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Scuse Me While I Nanowrimo (With Apologies to Jimi Hendrix)

Dialogue haze all in my brain
Lately things don't seem the same
Packed my laptop, gotta go
Scuse me while I Nanowrimo . . .

(Adapted from the lyrics to Purple Haze by Jimi Hendrix)

There are a ton of things I could blog about today:

*Why I think Sen. Dianne Feinstein has gone nucking futs by voting to confirm Attorney General Michael Mukasey and Mississippi Judge Leslie Southwick to the U.S. Court of Appeals for the Fifth Circuit

*Sen. John McCain's failure to respond adequately to a South Carolinian's entreaty, "How do we beat the b(*&^?" (in reference to Sen. Hillary Clinton)

* What's your mojo dance?

* Why I'm not feeling Hillary Clinton. Two words: Lani Guinier

* Why my political contributions are the kiss of death (Harold Ford, anyone?)

But I can't. I'm too busy doing Nanowrimo.

Nanowrimo, or National Novel Writing Month (Nanowrimo.org), is a writing competition in which the only thing you win is the satisfaction of completion. The objective is simple: 50,000 words in thirty days starting November 1. If you finish, you win. That simple. The goal of the kind folks at the Office of Letters and Light, which sponsors Nanowrimo, is to get every aspiring writer started on that novel they've been kicking around for, say, nine years or so (at least in my case).

I even planned my Thanksgiving holiday around Nanowrimo. I'm at 40,000+ words, and I'm determined to finish in the name of the late Bebe Moore Campbell, author of several novels and a contributing editor to Essence magazine. She died last year of a brain tumor, and she was very encouraging to African American writers.

My novel is about an African American woman attorney who moves from California to teach law in Mississippi. It deals with race, class, and and whole lot of other issues. And I'm having an absolute ball writing it. If I had known I was going to have this much fun, I would have plunked my behind in my chair and started writing in earnest a long time ago.

Even BMNB has gotten into it, sending me off to Starbucks with my laptop and money for coffee and having dinner ready when I get home. He's a gem, I tell you.

So, to borrow from Jimi Hendrix: Scuse me while I Nanowrimo.

And next year, I encourage you to do the same.

Below is an excerpt of "Happier Than A Runaway Slave," where my protagonist, Angela, is surveying the scene after the moving van which was supposed to move her belongings has rolled down the hill and crushed her car.

Happy Nanowrimo!

I stood staring at the scene, somewhat in shock. Gary came from behind and slipped his arm around my waist. I leaned my head on his shoulder.

"Maybe this is a sign, dearest. Maybe I'm not supposed to go. Mom's getting worse, Pru offered my a raise and I turned it down, no one wants me to go . . . . " The tears started rolling down my cheeks. The stress of packing up the last seven years of my life was starting to get to me. I had spent the last week visiting friends and saying goodbye to all my Piedmont Avenue haunts -- Zati's Restaurant, the Piedmont Avenue Yoga Studio, Piedmont Springs (for hot tubbing), Piedmont Spa (for massages), the bookstore, the theater. As much as I pretended that I was ready to move forward, I wasn't. Gary knew that, despite my many moves, I didn't handle change well.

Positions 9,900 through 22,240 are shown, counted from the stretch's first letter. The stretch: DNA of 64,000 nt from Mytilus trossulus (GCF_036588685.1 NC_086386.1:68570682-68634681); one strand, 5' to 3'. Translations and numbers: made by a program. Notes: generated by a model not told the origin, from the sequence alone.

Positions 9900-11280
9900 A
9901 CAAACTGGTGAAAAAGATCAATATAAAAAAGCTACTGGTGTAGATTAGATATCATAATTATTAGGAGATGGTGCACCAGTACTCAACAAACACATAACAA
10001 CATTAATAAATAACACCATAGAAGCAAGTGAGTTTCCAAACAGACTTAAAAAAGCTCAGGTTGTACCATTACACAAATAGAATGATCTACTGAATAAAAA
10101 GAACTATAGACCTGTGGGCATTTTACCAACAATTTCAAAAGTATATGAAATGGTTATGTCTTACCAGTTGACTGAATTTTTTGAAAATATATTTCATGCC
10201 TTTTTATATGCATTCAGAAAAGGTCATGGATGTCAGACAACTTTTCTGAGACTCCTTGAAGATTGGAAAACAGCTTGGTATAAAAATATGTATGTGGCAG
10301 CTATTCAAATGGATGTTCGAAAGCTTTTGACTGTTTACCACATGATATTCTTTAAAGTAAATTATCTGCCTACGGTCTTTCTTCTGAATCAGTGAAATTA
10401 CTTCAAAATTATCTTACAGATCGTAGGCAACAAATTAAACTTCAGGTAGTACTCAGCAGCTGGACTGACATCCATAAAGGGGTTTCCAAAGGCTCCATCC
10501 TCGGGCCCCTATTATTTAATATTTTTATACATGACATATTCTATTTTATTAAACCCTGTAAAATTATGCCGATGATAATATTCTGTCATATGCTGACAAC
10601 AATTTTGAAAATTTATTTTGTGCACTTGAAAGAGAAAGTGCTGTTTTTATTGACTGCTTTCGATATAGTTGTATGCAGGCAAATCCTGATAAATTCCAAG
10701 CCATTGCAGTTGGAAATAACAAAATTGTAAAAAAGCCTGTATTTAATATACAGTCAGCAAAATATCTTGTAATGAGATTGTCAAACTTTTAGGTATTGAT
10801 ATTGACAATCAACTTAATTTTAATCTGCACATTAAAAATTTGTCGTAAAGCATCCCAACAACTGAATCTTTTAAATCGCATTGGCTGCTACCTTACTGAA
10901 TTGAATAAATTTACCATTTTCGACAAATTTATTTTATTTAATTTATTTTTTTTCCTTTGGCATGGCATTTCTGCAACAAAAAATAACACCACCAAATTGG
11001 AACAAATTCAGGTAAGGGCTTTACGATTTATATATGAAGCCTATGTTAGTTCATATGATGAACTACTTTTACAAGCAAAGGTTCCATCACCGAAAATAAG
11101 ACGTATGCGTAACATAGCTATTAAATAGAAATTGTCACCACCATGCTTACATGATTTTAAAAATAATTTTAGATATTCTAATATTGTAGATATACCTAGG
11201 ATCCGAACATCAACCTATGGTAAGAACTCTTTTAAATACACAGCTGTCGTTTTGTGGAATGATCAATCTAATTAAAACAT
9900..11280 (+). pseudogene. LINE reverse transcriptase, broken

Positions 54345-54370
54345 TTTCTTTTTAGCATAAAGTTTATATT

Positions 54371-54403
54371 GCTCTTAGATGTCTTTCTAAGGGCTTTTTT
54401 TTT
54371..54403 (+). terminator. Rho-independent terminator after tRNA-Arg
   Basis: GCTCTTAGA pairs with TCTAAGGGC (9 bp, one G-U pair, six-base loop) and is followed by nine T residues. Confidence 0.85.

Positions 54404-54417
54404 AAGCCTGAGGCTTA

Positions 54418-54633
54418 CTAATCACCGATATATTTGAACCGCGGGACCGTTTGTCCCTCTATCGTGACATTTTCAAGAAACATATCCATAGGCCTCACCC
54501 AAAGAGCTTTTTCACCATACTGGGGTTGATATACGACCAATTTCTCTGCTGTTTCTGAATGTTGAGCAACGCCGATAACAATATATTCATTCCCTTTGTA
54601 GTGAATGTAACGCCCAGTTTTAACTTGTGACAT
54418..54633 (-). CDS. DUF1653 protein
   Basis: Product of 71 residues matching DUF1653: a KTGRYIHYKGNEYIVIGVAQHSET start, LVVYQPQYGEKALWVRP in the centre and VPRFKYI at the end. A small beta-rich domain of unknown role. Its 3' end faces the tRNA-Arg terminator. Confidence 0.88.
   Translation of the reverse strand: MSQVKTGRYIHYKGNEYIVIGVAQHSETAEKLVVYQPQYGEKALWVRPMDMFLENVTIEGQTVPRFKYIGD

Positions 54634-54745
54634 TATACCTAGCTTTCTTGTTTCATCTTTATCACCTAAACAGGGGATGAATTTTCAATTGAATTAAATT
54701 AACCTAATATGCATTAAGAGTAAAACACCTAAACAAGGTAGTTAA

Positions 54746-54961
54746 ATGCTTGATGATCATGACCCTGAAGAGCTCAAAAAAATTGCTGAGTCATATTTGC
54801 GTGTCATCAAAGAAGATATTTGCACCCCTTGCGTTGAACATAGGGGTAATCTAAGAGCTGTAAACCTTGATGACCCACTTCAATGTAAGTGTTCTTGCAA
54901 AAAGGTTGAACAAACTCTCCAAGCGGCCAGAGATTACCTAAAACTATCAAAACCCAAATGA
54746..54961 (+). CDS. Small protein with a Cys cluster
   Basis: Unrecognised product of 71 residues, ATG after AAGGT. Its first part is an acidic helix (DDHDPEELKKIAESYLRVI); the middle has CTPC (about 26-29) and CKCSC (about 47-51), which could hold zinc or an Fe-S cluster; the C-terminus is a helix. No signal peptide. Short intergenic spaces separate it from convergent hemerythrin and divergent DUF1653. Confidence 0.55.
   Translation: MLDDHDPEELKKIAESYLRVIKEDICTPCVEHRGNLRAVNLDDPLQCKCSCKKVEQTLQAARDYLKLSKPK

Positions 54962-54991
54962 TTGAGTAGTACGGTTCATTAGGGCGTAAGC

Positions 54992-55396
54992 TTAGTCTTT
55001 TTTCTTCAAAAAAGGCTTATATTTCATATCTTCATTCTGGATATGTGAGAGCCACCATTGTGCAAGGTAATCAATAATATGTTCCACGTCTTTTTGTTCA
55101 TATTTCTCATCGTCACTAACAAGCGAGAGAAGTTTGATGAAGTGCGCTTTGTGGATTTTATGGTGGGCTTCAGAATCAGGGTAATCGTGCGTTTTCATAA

"I want you to go."

"What?" I lifted my head and stared at his cheek. He kept staring forward.

"I want you to go," he repeated, staring forward.

"Uh, why, may I ask?"

"Because I want you to see what we could have if you were open to the possibility."

Aw, sh*&. Here we go again.

"Pray tell, what could we have and how am I going to see that in Mississippi?"

Gary turned and placed his hands squarely on my shoulders. He looked me dead in the eye.

"Anj, you say you want marriage, family, a stable life. But everything you've ever done works against that. You work these jobs with insane hours, you run through men like water, dismissing them as "not this enough" or "not that enough," and you've lived in more places than anyone I know. The sad thing is that you're surrounded by people who do the same damn thing, willing to move across the country for a two thousand dollar promotion and thinking that approval from The Man is the end-all and be-all. Black Southerners don't live like that. I can bet you dollars to doughnuts that, to the extent that Mississippi is like Texas, you're going to meet more black folks who have been happily married since the age of eighteen than anyplace else in the United States. Why? Because we put God, family and marriage first. The other sh** you keep running behind -- law firm diversity, job satisfaction, leading black organizations -- that sh** comes in second for us, if at all.

"What Black Southerners know that you California black folks don't is that if you're not at peace with God and your home life ain't right, none of this other sh** matters. At the end of the day, you always have to come home and you always have to account to your Maker. You don't even come home to the same place year after year, much less the same man. You need to be surrounded by people who do."

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